Obasanjo meets Fulani leaders, charts path to peace
• Insecurity Grew Worse Because Leaders Acted Indifferent – Group
• Extols Obasanjo’s Leadership Qualities
• ‘Yoruba Collaborating With Fulani In Herdmen Crisis’
In an effort to understand and mitigate the insecurity and criminality pervading the Southwest states and the country, former President Olusegun Obasanjo yesterday, met Fulani leaders in the South West, Kogi and Kwara states.
The meeting, which lasted for close to three hours, was held at Obasanjo’s Penthouse, located at the premises of the Olusegun Obasanjo Presidential Library (OOPL), Abeokuta, the Ogun state capital. He met his guests under the aegis of Gan Allah Fulani Development Association of Nigeria (GAFDAN).
The meeting identified one of the problems of the Nigerian nation as that of cover-ups and denials by both community and public institutional leadership that ought to expose the problems and deal with them.
Before the meeting went into a closed-door session, Obasanjo told his guests that everyone concerned with the security challenges of the country was in darkness, and needed to be in the light.
“Those who may choose to be in darkness and want to deceive themselves, we can leave them in darkness but majority of us have to be in the light and let the light shine upon us so that we can see ourselves as we are. Where we are naked, let us see ourselves as naked; where we are half covered, let us see ourselves as half covered; where we are fully clothed, let us see ourselves as fully clothed,” he said.
The former President, who stressed the need for unity and harmony in the country, said everyone wanted peace, security, harmony, wholesomeness and progress.
He continued: “We want to move Nigeria forward, irrespective of tribe, religion, ethnicity, trade, profession, where I come from or where you come from. How can we together move Nigeria forward? There is nobody else who will do these for us; it is you, we, all of us here and all our brothers and sisters wherever they may be in Nigeria.
“It (moving Nigeria forward) is not one man’s job or one person’s job or one group’s job, it is a job for all of us, all Nigerians. And unless and until we see it that way, we should stop passing blame, everybody is wrong and everybody is right. Let us take what is right in one group and join it with what is right in the other group and throw away what is wrong in all the groups. Then, we will move forward.”
Obasanjo insisted that Nigeria could not afford to be complacent because the entire West Africa was looking up to.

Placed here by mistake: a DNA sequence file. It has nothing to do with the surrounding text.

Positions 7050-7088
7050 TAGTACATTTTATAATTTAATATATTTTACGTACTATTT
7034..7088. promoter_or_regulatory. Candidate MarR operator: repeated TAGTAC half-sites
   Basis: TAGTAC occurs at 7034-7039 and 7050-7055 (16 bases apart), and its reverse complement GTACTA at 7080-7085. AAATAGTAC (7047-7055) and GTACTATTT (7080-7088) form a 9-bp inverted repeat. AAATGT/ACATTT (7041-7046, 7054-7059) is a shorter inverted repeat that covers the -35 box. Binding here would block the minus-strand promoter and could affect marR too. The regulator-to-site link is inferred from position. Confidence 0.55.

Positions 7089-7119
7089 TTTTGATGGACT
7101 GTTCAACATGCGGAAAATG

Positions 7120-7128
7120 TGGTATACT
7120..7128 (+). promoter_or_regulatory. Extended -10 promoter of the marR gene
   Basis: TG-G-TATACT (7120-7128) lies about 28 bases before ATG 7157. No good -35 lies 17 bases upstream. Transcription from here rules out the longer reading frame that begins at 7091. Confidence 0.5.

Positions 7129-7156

He added that our brothers and sisters in West Africa were worried about the country’s situation and wondering if Nigeria could not manage her security.
The National Chairman of the group, Alhaji Sale Bayari, commended Obasanjo for his “patriotism and leadership qualities,” saying that Nigeria would be far better if it has quality leaders like him.
Bayari said: “If we had another leader like you in the North, the Southeast and in the South-south, maybe we wouldn’t be in this mess because what has brought us to this state is that when problems start, leaders remain indifferent until the problems get to the level where people will say there is no alternative other than self-help.
“Before it gets to the level of self-help, a lot of physical, psychological and even spiritual damages would have been done. Fanatics would have gone into the highest level of fanaticism. Those who want to go into the military aspect of life would have fully militarised. Anarchists, who want to cause breakdown of law and order, would have become permanent anarchists. And solutions as at that time would become very difficult.”
Bayari said the group had written series of complaints to the Directorate of Security Service (DSS) and the security chiefs but got no response. This situation, he said, made members of the group began to think that the security chiefs are, perhaps, more interested in crisis than in peace.
Rising from the meeting, parties resolved that there must be deliberate effort in addressing identified security problems within communities.
The resolution read in part: “Joint community responsibility must be established among the Yoruba and Fulani leaders at community levels. From evidence, those who perpetrate these crimes are both non-Fulani and Fulani. We should begin to do things differently and in a new way to bring them out for sanctions.
“Fulani who know the criminals among them must expose and report them to the appropriate institutions. So must other ethnic groups. There should be cooperation among our people. Fulani leaders and other groups are urged to approach traditional institutions anytime they find some thing that is not right within their communities. They should refer concerns to the different levels of traditional leadership up to the paramount traditional rulers.”
The meeting agreed that it was important that key stakeholders be informed to ensure that justice or sanctions are carried out against culprits and not swept under the carpet.
President Obasanjo also invited Dayo Adewole, son of former Minister of Health, Prof. Isaac Adewole, who was kidnapped in his farm in Ondo State few months back by herdsmen and was later released.
Adewole, while narrating his ordeal during his kidnap, said there were Yoruba collaborators in the herdsmen saga hence the blame ought not to be heaped on the Fulani alone.
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